3. @EnableJpaRepositories("io.pivotal.microservices.accounts")– look for classes extending Spring Data’s Repository marker interface and automatically implement them using JPA – see Spring Data JPA.
  4. @PropertySource("classpath:db-config.properties") – properties to configure my DataSource – see db-config.properties.

Configuring Properties

As mentioned above, Spring Boot applications look for either application.properties or application.yml to configure themselves. Since all three servers used in this application are in the same project, they would automatically use the same configuration.

To avoid that, each specifies an alternative file by setting the spring.config.name property.

For example here is part of WebServer.java.

public static void main(String[] args) {
  // Tell server to look for web-server.properties or web-server.yml
  System.setProperty("spring.config.name", "web-server");
  SpringApplication.run(WebServer.class, args);
}

At runtime, the application will find and use web-server.yml in src/main/resources.

Logging

Spring Boot sets up INFO level logging for Spring by default. Since we need to examine the logs for evidence of our microservices working, I have raised the level to WARN to reduce the amount of logging.

To do this, the logging level would need to be specified in each of the xxxx-server.ymlconfiguration files. This is usually the best place to define them as logging properties cannotbe specified in property files (logging has already been initialized before @PropertySource directives are processed). There is a note on this in the Spring Boot manual, but it’s easy to miss.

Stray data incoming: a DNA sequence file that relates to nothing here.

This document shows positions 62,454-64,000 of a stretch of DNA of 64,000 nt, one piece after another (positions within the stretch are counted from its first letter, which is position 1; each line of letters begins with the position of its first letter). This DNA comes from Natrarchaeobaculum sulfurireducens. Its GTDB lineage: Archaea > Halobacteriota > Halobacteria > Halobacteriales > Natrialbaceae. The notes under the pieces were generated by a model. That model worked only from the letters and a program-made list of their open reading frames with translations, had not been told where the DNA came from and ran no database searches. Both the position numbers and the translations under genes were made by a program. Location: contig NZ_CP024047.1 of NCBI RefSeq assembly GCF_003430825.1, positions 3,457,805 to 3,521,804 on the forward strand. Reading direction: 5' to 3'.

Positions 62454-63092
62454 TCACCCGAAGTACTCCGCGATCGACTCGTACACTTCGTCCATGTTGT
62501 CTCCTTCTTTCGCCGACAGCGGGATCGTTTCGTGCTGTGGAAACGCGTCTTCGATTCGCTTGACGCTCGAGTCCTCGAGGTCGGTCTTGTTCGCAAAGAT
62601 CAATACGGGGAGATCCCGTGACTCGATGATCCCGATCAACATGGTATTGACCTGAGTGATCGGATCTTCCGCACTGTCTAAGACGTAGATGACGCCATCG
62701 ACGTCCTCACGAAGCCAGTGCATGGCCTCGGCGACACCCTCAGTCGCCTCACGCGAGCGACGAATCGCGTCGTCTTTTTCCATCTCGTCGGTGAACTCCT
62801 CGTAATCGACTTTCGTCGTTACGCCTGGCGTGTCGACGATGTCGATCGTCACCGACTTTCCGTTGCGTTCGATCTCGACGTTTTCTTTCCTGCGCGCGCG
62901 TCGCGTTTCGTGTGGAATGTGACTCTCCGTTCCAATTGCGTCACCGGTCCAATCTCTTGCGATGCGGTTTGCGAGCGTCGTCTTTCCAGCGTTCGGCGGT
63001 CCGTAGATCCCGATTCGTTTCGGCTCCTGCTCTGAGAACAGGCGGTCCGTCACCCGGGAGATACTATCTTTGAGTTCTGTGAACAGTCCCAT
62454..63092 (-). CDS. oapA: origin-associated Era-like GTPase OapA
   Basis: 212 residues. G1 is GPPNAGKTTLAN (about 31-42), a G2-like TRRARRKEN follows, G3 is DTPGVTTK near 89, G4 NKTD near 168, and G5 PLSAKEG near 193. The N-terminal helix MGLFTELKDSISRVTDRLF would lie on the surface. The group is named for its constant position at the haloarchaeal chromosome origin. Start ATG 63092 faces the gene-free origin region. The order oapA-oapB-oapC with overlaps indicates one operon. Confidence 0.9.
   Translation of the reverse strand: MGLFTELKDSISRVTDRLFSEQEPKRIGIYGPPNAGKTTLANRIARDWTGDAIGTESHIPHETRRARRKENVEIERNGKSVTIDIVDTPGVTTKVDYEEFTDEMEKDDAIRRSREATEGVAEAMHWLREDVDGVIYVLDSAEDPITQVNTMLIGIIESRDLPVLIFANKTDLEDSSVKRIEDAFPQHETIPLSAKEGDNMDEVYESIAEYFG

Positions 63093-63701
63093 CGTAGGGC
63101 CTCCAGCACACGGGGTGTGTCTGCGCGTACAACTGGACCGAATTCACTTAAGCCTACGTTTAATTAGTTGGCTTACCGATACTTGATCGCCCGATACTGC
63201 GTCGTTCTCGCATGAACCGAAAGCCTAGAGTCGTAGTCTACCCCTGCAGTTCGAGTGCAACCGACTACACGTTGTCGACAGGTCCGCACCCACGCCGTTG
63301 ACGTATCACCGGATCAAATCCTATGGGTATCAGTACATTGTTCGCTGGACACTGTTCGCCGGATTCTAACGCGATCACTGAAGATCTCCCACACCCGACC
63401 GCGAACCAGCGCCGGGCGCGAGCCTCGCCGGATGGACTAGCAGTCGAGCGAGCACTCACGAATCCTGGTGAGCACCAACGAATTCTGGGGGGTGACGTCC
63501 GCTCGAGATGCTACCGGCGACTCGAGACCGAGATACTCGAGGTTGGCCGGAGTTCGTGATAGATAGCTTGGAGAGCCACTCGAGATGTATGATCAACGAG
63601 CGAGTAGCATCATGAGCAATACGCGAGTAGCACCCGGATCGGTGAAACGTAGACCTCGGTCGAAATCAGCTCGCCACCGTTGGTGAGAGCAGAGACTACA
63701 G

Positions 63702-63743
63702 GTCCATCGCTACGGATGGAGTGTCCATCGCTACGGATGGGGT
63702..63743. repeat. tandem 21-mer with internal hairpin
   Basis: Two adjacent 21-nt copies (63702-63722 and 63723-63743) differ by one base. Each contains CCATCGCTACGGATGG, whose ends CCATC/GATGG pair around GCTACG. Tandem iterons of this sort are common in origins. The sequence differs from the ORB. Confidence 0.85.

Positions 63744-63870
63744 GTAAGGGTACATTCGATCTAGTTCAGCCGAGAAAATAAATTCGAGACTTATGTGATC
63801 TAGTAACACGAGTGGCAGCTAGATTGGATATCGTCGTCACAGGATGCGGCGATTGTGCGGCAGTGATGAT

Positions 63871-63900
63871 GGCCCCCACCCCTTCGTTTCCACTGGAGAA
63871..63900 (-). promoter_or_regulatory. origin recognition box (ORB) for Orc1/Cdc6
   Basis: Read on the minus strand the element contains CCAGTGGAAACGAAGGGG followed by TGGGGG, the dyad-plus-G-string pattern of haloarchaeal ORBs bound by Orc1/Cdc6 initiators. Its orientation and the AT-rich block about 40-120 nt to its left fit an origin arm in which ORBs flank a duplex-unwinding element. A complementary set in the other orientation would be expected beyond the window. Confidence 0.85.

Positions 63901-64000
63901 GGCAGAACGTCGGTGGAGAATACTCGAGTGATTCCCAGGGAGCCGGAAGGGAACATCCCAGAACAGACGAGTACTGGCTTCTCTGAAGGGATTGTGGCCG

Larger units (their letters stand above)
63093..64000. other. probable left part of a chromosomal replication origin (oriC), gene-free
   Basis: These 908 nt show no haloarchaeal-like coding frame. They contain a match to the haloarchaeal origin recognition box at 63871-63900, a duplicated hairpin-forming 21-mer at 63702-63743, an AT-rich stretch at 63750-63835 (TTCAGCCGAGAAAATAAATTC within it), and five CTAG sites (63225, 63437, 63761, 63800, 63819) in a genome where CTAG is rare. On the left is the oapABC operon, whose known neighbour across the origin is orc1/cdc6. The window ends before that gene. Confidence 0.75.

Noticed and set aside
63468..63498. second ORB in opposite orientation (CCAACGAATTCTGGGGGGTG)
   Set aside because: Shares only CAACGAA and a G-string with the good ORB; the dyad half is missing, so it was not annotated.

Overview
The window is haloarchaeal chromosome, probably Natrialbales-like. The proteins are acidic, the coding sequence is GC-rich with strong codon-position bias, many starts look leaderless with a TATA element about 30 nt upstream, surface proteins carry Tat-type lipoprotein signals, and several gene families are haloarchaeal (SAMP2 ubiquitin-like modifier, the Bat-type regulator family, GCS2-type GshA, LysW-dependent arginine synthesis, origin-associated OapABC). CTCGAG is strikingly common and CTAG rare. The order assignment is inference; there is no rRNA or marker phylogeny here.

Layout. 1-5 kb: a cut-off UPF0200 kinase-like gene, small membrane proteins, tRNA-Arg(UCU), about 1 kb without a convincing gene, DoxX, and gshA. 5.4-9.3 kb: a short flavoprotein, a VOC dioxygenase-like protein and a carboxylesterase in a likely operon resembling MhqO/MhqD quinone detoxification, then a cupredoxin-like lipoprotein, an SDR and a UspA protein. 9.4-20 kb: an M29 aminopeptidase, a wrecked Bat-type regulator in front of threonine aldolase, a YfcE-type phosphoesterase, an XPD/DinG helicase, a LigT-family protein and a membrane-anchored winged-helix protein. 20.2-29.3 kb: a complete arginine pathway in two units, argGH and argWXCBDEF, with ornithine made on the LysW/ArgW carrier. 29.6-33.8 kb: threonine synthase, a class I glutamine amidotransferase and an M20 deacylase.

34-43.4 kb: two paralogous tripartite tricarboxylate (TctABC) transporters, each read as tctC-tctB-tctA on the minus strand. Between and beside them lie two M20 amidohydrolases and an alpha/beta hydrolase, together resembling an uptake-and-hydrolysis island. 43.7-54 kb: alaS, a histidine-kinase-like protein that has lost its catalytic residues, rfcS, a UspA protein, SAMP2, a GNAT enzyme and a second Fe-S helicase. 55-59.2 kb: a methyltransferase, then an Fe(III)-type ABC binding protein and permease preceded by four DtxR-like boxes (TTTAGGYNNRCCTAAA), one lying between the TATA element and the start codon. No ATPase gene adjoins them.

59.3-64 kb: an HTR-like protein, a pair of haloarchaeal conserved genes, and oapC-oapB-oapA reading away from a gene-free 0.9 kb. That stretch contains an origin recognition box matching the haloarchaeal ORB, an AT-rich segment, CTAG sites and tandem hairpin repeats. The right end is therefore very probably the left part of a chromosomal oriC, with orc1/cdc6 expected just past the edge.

Rather than duplicate the logging configuration in each YAML file, I instead opted to put it in the logback configuration file, since Spring Boot uses logback – see src/main/resources/logback.xml. All three services will share the same logback.xml.

Source: https://spring.io/blog/2015/07/14/microservices-with-spring

 

*************************************************************************************************************************************************

 

Microservices Implementation in Java

Feb 27, 2018

Microservices is a synonym for Service Oriented Architectural (SOA) style of constructing aggregation of many small loosely coupled services. When developing microservices with java, you can use several microservices framework. Some of the frameworks are Spring Boot, Jersey, Dropwizard, Play Framework, and Restlet. In this document, we will implement a microservice “authenticate” with Spring Boot. Spring Boot is the best and most used Microservice framework since long.

Microservices in JAVA

The advantage of Spring Boot is that it has a vast infrastructure and has many spring projects working along. To create microservices with Spring Boot, you need to follow below mentioned 3 steps:

  • Setup new service
  • Expose the resource using RestController
  • Consume the service resource with RestTemplate

Here, we are going to create 3 different microservices. First microservice is Discovery Server which is a Eureka server. Second microservice is Authentication Service which is Producer service and Third microservice is Consumer service which is discovery client. This microservice can find other microservices using its RestTemplate. Let’s start with developing these three microservices.

Developing Discovery Server